To me this indicates stick b is the problem/broken component. As of writing I am using the PC with no problems with only stick a in. It seems an obvious conclusion and I will plan to pick up a new set of ram - do you concur?

Do you know why this might of happened? just a bad component? ....sadly it is 2 weeks out of warranty, typical.

I was not aware of the CV being a potential problem but as I am making the trip I will upgrade this also as I plan to upgrade the CPU, cooler and MB in the not too distant future.

Thanks again for taking the time to reply, much appreciated.
Yea just need new ram.

As to why it happened? Not too sure, but hardware sometimes just fails and it could be as simple as that and Im sure thats probably what it was considering you didnt do anything to the ram in the bios, etc.

So yea, just buy a new whole kit of ram, and you should be good. You possibly, maybe, might be able to sell your 1 working chip to recoup a small amount of the cost. Or just keep it around as a backup in case anything happens with your new kit in the future :)
 
Reactions: keith12

keith12

Illustrious
Hey Tom,

Sorry for the late reply. Yes, as the other posters have mentioned, getting new ram is the way to go. I'd suggest rather than getting a similar single DIMM, you buy a matched kit. This will ensure they work together rather than two mixed DIMMS (even tough might be very close in all specs), which could cause compatibility issues. You can then sell the single working DIMM you have to offset the cost.

Do you know why this might of happened? just a bad component? ....sadly it is 2 weeks out of warranty, typical.
More often than not, it's just down to a bad minor component on the DIMM. It does happen, but not really that often.

Yes, the CV although good enough for a basic enough system, it's not recommended for modern builds, primarily because CPU's/GPU's have become so fast, the frequency swicthes/power draw from low to high load (which happen in microseconds) trip the overprotection's on the CV, and can cause random restarts.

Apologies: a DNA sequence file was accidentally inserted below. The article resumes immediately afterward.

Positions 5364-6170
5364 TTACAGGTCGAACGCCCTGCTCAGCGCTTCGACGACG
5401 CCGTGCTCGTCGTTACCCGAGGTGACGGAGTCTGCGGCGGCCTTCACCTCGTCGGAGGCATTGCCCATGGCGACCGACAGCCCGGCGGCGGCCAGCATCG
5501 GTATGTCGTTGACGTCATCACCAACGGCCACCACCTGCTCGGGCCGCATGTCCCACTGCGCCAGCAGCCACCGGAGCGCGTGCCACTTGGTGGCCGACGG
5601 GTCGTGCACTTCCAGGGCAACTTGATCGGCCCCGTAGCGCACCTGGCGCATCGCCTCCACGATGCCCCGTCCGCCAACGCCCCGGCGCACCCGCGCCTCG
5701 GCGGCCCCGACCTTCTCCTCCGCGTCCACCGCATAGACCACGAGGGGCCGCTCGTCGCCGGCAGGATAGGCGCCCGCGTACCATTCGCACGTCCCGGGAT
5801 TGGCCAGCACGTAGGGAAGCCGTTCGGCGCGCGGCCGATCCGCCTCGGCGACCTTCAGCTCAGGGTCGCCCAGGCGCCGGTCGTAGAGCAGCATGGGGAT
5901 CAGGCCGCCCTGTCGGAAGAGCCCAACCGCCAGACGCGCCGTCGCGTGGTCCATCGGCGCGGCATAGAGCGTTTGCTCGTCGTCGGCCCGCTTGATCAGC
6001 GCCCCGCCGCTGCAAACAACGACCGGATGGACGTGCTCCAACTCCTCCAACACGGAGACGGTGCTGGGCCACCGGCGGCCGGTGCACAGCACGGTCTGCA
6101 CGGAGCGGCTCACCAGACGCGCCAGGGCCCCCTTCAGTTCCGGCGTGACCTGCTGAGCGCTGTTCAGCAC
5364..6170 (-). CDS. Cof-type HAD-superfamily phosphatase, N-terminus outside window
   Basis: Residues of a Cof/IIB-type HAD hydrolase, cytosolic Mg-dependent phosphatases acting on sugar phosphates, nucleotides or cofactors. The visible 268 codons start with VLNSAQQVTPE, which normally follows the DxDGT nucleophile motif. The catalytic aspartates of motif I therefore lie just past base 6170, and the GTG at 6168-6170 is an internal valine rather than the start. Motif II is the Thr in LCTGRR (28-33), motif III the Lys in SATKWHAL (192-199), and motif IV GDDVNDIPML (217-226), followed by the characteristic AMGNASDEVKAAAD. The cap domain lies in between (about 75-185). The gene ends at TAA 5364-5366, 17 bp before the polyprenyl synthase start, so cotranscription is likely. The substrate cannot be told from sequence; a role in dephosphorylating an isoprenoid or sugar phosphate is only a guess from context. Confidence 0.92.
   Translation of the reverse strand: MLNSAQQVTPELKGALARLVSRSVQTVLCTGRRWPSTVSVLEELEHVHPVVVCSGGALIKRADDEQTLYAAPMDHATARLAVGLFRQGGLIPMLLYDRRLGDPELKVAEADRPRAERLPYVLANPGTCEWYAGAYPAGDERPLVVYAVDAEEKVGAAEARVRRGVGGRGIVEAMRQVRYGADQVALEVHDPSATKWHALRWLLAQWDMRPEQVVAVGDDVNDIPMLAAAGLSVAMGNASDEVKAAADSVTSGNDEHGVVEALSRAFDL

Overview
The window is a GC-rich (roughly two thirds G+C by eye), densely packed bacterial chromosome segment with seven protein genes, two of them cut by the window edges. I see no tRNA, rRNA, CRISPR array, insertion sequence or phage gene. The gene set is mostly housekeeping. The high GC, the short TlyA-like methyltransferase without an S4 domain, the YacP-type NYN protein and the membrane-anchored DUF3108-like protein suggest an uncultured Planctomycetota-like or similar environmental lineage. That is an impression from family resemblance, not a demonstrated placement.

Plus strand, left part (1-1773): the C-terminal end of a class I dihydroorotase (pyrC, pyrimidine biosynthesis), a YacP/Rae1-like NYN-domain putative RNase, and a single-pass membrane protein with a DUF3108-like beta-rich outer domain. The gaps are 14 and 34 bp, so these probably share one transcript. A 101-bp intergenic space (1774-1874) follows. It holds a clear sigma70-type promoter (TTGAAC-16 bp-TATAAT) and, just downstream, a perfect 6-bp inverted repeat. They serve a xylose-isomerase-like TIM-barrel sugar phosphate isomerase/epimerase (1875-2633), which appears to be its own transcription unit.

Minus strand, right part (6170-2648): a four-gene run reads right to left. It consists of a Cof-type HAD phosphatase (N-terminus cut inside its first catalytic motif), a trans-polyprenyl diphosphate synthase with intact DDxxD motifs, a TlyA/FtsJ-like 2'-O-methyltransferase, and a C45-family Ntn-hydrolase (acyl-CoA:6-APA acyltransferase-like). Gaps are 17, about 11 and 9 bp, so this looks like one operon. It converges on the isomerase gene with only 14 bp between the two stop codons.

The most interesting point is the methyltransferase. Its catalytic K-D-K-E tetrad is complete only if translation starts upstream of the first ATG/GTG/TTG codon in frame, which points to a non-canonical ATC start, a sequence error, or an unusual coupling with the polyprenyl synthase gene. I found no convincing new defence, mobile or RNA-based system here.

If you are going to do a new build soon, then that might be the time to get a new decent gold quality unit, which will last you from your new build and on into the next one. If you need any suggestions, feel free to PM me.
 
Last edited:
Jun 25, 2021
5
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Yea just need new ram.

As to why it happened? Not too sure, but hardware sometimes just fails and it could be as simple as that and Im sure thats probably what it was considering you didnt do anything to the ram in the bios, etc.

So yea, just buy a new whole kit of ram, and you should be good. You possibly, maybe, might be able to sell your 1 working chip to recoup a small amount of the cost. Or just keep it around as a backup in case anything happens with your new kit in the future :)
Hi Jason, thank you for your reply. I will get a new kit ordered (I was planning to upgrade the RAM about now anyway) and just keep the one good stick in case of future emergencies.
 
Reactions: Jason H.
Jun 25, 2021
5
1
15
0
Hey Tom,

Sorry for the late reply. Yes, as the other posters have mentioned, getting new ram is the way to go. I'd suggest rather than getting a similar single DIMM, you buy a matched kit. This will ensure they work together rather than two mixed DIMMS (even tough might be very close in all specs), which could cause compatibility issues. You can then sell the single working DIMM you have to offset the cost.



More often than not, it's just down to a bad minor component on the DIMM. It does happen, but not really that often.

Yes, the CV although good enough for a basic enough system, it's not recommended for modern builds, primarily because CPU's/GPU's have become so fast, the frequency swicthes/power draw from low to high load (which happen in microseconds) trip the overprotection's on the CV, and can cause random restarts.

If you are going to do a new build soon, then that might be the time to get a new decent gold quality unit, which will last you from your new build and on into the next one. If you need any suggestions, feel free to PM me.
Hi Keith, no problem and thank you I appreciate your advice. I will order a new kit and just hold onto the working stick for any future needs.

That's good to know about the CV, I think I will slowly be upgrading everything to the point it is basically a new build (I just learned there is no update available for my MB and the 11th gen CPUs) so will definitely start with a gold unit to support a more powerful future build.

One final question if you (or anyone else) have any thoughts I would be interested to hear - when starting the PC from cold I am 9 times out of 10 getting no response the first press. The components start up up but nothing comes up on the screen, I have to power off with a long press on the power then start up again - it always starts and runs fine on the second press. This started happening following the RAM drama earlier this week. Any idea what this might be, it's not a major issue but slightly odd?